Penn West aims for 200 Cardium wells per year By Pat Roche

Before David Roberts took over as president and chief executive officer of Penn West Petroleum Ltd., the company had a planned annual spending of $50 million on its Cardium play. Roberts, who took the helm a year ago, doubled spending in the central Alberta light oil play to $100 million. This year, he doubled the Cardium budget again to more than $200 million, and he plans to increase it to between $400 million and $500 million in 2015. With a typical Cardium well costing more than $3 million, and with drilling to ramp up to 200 wells per year, Penn West will eventually spend more than $600 million per year in the Cardium. To put that into perspective, the company’s overall 2014 capital budget is $900 million, unchanged from last year. Penn West plans to increase its Cardium production to 60,000 barrels equivalent per day by 2018, up from 25,000 barrels per day at present.

Many tight oil players are stymied by sky-high production decline rates that force them to devote a large share of their capital budgets to offsetting the previous year’s declines, leaving little to spare for growth. But Roberts says Penn West’s legacy production gives it a huge advantage. (The company reported average first-quarter output of 110,795 barrels equivalent per day.) Penn West’s overall production decline rate, like the decline rate in its Cardium play, is only 20–22 per cent, Roberts said. That’s despite first-year declines of roughly 50–70 per cent on Penn West’s multi-frac horizontal Cardium wells. “I think one of the unique things about Penn West is we’re probably the only company that has running room enough to actually drill those wells on a continuous basis and offset that decline,” Roberts said. He believes the company can lower its overall Cardium decline rate even further with increased waterflooding.

“We are pursuing integrated development—that is, installing pressure maintenance sooner in our programs to preserve recoveries and, importantly, leading to lower declines on a regional, and eventually, corporate level,” he told shareholders. “But we also have the well stock...to be able to offset those declines [on new wells], and hence my comments that we can grow production from 25,000 barrels a day to 60,000 over the next four years,” Roberts said. “We’re fortunate that the original operators in the Cardium put in waterfloods back in the 1960s to support the pressure in the field,” he said. “We are chasing a contingent resource target of over 600 million barrels of oil equivalent, of which 500 million barrels is light oil, with a drilling inventory that may reach 2,500 locations.” If Penn West drills 200 wells per year on its core Cardium acreage, it will still have more than 10 years of drilling locations in the play, Roberts said.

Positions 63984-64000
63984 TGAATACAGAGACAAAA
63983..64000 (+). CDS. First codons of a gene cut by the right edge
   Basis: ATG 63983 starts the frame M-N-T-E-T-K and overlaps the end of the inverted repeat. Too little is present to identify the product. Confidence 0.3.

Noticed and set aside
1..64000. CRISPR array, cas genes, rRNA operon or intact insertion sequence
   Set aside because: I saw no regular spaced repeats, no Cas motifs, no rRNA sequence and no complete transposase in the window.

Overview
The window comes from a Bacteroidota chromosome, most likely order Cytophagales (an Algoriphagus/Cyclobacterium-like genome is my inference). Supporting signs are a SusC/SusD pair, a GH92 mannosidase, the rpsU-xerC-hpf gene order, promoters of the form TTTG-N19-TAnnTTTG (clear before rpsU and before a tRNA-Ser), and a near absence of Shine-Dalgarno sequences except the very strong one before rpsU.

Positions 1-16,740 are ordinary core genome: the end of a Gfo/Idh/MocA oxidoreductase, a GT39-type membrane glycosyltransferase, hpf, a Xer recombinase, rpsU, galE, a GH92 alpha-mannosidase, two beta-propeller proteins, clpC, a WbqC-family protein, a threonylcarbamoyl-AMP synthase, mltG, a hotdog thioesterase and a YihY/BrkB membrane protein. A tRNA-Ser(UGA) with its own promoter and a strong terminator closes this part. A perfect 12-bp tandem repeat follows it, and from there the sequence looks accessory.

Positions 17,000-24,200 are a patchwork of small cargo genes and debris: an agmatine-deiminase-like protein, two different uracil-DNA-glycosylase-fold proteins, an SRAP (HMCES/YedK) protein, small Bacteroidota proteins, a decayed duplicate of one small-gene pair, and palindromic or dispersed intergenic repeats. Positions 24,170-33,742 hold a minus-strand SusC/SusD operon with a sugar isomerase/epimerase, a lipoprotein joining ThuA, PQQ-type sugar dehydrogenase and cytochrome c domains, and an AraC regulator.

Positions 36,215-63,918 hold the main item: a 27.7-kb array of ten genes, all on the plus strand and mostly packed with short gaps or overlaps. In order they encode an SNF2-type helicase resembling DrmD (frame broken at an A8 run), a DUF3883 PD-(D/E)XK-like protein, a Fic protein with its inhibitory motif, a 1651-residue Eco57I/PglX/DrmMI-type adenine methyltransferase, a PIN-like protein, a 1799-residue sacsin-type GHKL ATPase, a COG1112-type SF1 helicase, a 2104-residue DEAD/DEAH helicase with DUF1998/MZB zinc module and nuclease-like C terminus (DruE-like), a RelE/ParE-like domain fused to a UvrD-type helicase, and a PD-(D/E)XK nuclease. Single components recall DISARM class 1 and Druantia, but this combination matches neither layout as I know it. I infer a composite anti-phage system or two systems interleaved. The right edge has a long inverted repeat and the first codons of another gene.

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J U LY 2 0 1 4 • O I L & G A S I N Q U I R E R


SOUTHERN ALBERTA WELL ACTIVITY MAY/13

MAY/14

Wells licensed

62



MAY/13

MAY/14

Wells spudded

18



MAY/13

MAY/14

11



Rigs released

Source: Daily Oil Bulletin

S.A.B. Southern Alberta

Legacy pushing waterfloods at Turner Valley By Pat Roche

Photo: Joey Podlubny

Although the company hasn’t yet booked any waterflood reserves, Legacy Oil + Gas Inc. believes the secondary recovery method has the potential to double its reserve base. Using Sproule Associates Limited’s contingent resource estimate and an assumed recovery factor of 10.5 per cent, Legacy believes it could add reserves of about 114 million barrels of light oil through waterflooding—roughly doubling its existing reserve base, said president and chief executive officer Trent Yanko. “This is incremental to what we have booked today. We don’t have any waterflood barrels booked today. We just have a little bit of enhanced performance from a couple of wells,” Yanko told the company’s annual meeting. R e f e r r i n g t o L e g a c y ’s l a n d i n Saskatchewan and Manitoba, he said: “If

we get a 10.5 per cent incremental recovery factor, it’s about 114 million barrels. Our corporate reserves are in and around that number. So we have the potential to double our reserves through the waterflood.” The light oil producer has two main areas. One is the Williston Basin of southeastern Saskatchewan, Manitoba and North Dakota, accounting for about 70 per cent of its production. The other is the Turner Valley area of Alberta, which makes up about 30 per cent of its output. “In all the areas, including Turner Valley, which is a conventional asset, we’re pursuing waterflooding. We’ll continue to ramp that up,” Yanko told shareholders. Legacy drills only horizontal wells and about three-quarters receive multiple-stage hydraulic fracture treatments, he said. Multi-frac horizontal wells have high initial

Legacy believes it could add 114 million barrels of reserves through waterfloods at its Turner Valley and Williston Basin properties.